FARMINGTON – The video, “Good Kurds, Bad Kurds: No Friends But the Mountains,” will be shown at 7 p.m. Tuesday, March 8, in Roberts Learning Center at the University of Maine at Farmington. The public is invited to see the film and participate in a discussion after.

The title refers to the difference between Kurds living in Iraq, who receive moral and military support from the United States, and the Kurds in Turkey, who are being oppressed by the Turkish government.

Historian Terry Lynch and his wife, Kathy, of Temple have traveled through Turkey several times, becoming more fascinated with the largest ethnic group in the world that has no country.

The retired Mt. Blue High School teachers purchased a video that exposes the plight of the Kurdish people, long victims of a bloody battle of ethnic cleansing that has gone largely unreported in the American press.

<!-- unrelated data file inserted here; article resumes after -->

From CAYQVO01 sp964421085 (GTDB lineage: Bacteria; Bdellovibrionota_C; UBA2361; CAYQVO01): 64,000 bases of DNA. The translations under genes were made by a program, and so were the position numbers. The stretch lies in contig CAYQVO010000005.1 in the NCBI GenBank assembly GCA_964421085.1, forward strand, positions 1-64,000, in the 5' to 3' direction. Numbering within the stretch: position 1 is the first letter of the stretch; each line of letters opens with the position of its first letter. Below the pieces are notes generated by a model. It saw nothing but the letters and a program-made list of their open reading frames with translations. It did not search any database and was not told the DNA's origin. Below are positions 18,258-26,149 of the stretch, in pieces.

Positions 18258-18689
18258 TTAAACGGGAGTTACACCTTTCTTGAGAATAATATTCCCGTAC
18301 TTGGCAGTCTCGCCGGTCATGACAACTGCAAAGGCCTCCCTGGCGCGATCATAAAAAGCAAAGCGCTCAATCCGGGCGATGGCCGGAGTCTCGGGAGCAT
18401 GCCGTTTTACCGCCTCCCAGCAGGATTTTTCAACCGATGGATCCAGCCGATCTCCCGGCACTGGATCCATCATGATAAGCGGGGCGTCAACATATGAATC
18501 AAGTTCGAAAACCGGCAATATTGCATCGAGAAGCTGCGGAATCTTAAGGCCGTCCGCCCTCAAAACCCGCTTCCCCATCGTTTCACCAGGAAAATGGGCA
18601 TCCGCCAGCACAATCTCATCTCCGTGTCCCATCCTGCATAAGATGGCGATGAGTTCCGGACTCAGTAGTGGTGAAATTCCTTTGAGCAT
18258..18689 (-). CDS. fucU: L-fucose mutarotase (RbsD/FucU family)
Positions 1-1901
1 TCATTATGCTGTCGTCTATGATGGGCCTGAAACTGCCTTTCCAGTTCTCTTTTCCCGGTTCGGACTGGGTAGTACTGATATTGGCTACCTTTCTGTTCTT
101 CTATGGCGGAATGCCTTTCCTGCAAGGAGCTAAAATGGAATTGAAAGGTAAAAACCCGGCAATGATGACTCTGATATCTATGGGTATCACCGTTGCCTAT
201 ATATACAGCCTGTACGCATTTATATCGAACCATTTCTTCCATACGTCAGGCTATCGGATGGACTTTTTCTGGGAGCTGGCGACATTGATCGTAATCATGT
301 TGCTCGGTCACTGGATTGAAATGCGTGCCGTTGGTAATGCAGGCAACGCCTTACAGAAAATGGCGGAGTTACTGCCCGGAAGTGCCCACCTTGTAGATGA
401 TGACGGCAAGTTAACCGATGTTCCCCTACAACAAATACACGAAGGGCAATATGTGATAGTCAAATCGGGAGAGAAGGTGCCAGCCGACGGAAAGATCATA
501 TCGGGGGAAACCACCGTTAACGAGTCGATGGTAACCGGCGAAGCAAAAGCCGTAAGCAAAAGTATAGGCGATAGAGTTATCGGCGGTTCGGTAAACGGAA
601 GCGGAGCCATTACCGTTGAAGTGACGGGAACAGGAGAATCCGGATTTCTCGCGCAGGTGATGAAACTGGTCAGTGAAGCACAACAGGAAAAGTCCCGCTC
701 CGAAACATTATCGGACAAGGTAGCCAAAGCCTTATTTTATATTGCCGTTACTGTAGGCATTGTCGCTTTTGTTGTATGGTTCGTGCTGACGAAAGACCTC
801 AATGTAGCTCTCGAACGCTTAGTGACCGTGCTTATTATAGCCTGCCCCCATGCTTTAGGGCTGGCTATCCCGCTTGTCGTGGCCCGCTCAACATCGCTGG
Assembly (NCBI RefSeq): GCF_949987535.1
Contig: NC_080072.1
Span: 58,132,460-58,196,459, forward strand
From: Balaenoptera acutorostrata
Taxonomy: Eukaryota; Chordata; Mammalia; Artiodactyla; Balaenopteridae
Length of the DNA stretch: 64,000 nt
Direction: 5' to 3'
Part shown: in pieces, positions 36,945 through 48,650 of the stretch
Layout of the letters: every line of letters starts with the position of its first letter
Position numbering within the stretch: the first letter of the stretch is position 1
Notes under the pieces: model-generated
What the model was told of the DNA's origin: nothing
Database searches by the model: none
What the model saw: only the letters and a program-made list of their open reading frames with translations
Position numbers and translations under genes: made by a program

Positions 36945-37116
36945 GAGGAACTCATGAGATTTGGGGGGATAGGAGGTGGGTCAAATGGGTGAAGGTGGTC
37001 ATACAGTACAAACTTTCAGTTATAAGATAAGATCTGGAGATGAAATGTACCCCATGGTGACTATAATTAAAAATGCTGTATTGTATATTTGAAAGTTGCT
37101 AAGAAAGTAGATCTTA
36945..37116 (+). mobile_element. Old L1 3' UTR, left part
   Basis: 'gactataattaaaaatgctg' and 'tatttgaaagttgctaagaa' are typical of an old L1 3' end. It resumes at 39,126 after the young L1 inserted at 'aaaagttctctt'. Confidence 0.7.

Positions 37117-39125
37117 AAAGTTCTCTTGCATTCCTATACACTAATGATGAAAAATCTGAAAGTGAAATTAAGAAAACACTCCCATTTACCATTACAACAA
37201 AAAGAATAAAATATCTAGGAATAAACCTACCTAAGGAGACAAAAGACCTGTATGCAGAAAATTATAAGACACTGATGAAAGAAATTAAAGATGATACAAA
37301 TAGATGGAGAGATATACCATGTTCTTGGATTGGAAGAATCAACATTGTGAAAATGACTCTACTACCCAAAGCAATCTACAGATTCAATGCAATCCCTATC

The Lynches have offered their video to the Western Mountain Action Workshop to be shown as part of that group’s educational film series.

Although Kurds live in five nations, the largest single concentration live in Turkey, where authorities have outlawed any and every expression of Kurdish culture, including speaking the Kurdish language. There have been 29 Kurdish revolts since 1923 when Turkey became a modern nation.

The film relates atrocities committed by the Kurdistan Workers Party and by the Turkish government, which has depopulated more than 3,000 Kurdish villages, leaving 2 million plus Kurds homeless and 37,000 dead.

The report also features a Santa Barbara family of Kurdish immigrants whose lives resonate with events in Turkey.

It is free, and the public is invited to stay for the discussion led by the Lynches.

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